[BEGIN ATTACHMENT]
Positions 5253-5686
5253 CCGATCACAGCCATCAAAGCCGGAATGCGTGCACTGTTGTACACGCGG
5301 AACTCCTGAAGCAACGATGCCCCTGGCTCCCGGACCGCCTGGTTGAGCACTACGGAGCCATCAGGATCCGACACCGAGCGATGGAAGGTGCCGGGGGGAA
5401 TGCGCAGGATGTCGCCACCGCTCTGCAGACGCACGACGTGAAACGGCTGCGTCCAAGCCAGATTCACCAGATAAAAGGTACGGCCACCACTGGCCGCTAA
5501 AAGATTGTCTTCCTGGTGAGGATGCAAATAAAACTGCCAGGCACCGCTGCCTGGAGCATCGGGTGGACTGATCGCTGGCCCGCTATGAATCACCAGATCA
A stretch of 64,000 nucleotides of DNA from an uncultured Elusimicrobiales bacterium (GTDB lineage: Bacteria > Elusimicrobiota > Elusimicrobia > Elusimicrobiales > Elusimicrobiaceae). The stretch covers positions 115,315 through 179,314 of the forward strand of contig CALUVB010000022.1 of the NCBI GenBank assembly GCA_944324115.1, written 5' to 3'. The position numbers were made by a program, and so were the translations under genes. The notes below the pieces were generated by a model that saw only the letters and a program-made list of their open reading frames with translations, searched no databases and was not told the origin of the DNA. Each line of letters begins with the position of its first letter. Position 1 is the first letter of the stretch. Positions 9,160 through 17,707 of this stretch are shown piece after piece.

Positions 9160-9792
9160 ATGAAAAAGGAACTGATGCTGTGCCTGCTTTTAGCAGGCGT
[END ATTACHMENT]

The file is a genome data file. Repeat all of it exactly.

Positions 5253-5686
5253 CCGATCACAGCCATCAAAGCCGGAATGCGTGCACTGTTGTACACGCGG
5301 AACTCCTGAAGCAACGATGCCCCTGGCTCCCGGACCGCCTGGTTGAGCACTACGGAGCCATCAGGATCCGACACCGAGCGATGGAAGGTGCCGGGGGGAA
5401 TGCGCAGGATGTCGCCACCGCTCTGCAGACGCACGACGTGAAACGGCTGCGTCCAAGCCAGATTCACCAGATAAAAGGTACGGCCACCACTGGCCGCTAA
5501 AAGATTGTCTTCCTGGTGAGGATGCAAATAAAACTGCCAGGCACCGCTGCCTGGAGCATCGGGTGGACTGATCGCTGGCCCGCTATGAATCACCAGATCA
A stretch of 64,000 nucleotides of DNA from an uncultured Elusimicrobiales bacterium (GTDB lineage: Bacteria > Elusimicrobiota > Elusimicrobia > Elusimicrobiales > Elusimicrobiaceae). The stretch covers positions 115,315 through 179,314 of the forward strand of contig CALUVB010000022.1 of the NCBI GenBank assembly GCA_944324115.1, written 5' to 3'. The position numbers were made by a program, and so were the translations under genes. The notes below the pieces were generated by a model that saw only the letters and a program-made list of their open reading frames with translations, searched no databases and was not told the origin of the DNA. Each line of letters begins with the position of its first letter. Position 1 is the first letter of the stretch. Positions 9,160 through 17,707 of this stretch are shown piece after piece.

Positions 9160-9792
9160 ATGAAAAAGGAACTGATGCTGTGCCTGCTTTTAGCAGGCGT